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BlackBerry Stock in 10% Plunge: Buy the Dip?

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BlackBerry (TSX:BB)(NYSE:BB) stock price traded 9.7% lower on Wednesday morning as investors reacted to the software and services firm’s latest earnings release provided after-hours on Tuesday.

Wide earnings miss sinking Blackberry stock

The company missed both analyst revenue and earnings estimates in the latest fourth-quarter 2022 earnings results. Revenue at US$210 million during the past quarter was much lower than market expectations, Non-GAAP revenue at US$215 million missed investor expectations by a staggering 13%. Analysts expected Blackberry to report 15% more revenue than it did during the quarter.

Although non-GAAP net earnings were in line at US$0.03 per share, the company still generated a deep US$0.56 loss per share if we fully apply the required accounting standards.

For the full year, BlackBerry generated US$893 million in revenue and reported a US$1.1 billion net loss for its shareholders. A GameStop linked rally increased the fair value of the company’s debenture liabilities. BB’s debenture-linked charges combined with goodwill writedowns earlier in the past year for an ugly bottom-line loss.

What went wrong at BB?

We know of a COVID-19 shock to revenue generation as customers delayed purchases and auto manufacturers suspended production during the pandemic.

New information that came out in the latest earnings release points to some on-going exclusive patent portfolio negotiations which hampered licensing efforts.

“During the quarter BlackBerry entered into an exclusive negotiation with a North American entity for the potential sale of part of the patent portfolio relating primarily to mobile devices, messaging and wireless networking,” reads an explanatory line.

The company claims its licensing revenue line could have been much higher. Licensing and other revenue for the quarter came in at US$50 million. “If the company had not been in negotiations during the quarter, we believe that licensing revenue would have been higher,” Management said.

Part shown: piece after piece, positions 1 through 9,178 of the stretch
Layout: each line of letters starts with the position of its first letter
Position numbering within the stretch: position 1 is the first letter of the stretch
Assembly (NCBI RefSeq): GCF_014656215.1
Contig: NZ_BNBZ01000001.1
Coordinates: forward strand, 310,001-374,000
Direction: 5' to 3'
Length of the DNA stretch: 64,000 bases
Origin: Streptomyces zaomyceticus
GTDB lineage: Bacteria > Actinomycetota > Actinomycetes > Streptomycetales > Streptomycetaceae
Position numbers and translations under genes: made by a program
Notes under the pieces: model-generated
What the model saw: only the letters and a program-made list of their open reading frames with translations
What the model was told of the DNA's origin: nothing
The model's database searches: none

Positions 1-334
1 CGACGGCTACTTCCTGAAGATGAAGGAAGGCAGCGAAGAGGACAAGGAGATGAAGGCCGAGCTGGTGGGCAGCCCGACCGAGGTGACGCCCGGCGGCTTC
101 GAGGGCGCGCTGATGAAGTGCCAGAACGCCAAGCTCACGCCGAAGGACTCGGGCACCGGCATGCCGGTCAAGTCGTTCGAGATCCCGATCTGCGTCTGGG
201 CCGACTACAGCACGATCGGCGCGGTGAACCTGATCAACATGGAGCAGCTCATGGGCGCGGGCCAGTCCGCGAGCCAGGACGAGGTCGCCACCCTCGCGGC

Media reports claimed back in January that BlackBerry had sold a treasure trove of 90 patents to China’s Huawei. There was disclosure of such a patent sale in the latest earnings. Perhaps the unnamed buyer of patents identified above could be a Huawei subsidiary.

A better outlook for this year?

It’s understandable that BlackBerry couldn’t provide any guidance “right now” on its Licensing revenue for this year as patent sale negotiations are still underway. However, management anticipates a double-digit billings growth for both cybersecurity and software services revenue in the range of 9-15% this year.

BlackBerry is a strong contender in the growing internet of things (IoT) security market as 5G rollouts bring new connected devices online. Moreover, the company’s cash cow, QNX, is on course to return to normal revenue generation midway this fiscal year. QNX has made inroads into the emerging electric vehicle (EV) market with new customer wins. The software is now in use at 23 out of the top 25 EV manufacturers globally. These top customers enjoy a 68% market share in the growing EV space.

Analysts expect BB’s annual revenue to grow by 15.3% to US$1.03 billion for fiscal 2022 which ends on February 28 next year. This could be an impressive recovery, but growth is expected to slow down to just 2.3% next year.

Foolish bottom line

The outlook for Blackberry’s business isn’t too bad. However, growth is too slow to come by since the turnaround from mobile devices manufacturing to a pure software business was completed in 2018. I recommended taking profits in January but that window is over now. Bullish investors on BB’s EV and 5G linked future may want to buy back into the reformed software firm as its stock trades back in the cheap $10 range.

These five stocks look cheaper than BlackBerry right now, check them out.

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This article represents the opinion of the writer, who may disagree with the “official” recommendation position of a Motley Fool premium service or advisor. We’re Motley! Questioning an investing thesis — even one of our own — helps us all think critically about investing and make decisions that help us become smarter, happier, and richer, so we sometimes publish articles that may not be in line with recommendations, rankings or other content.

Fool contributor Brian Paradza has no position in any of the stocks mentioned. David Gardner owns shares of GameStop. The Motley Fool recommends BlackBerry.

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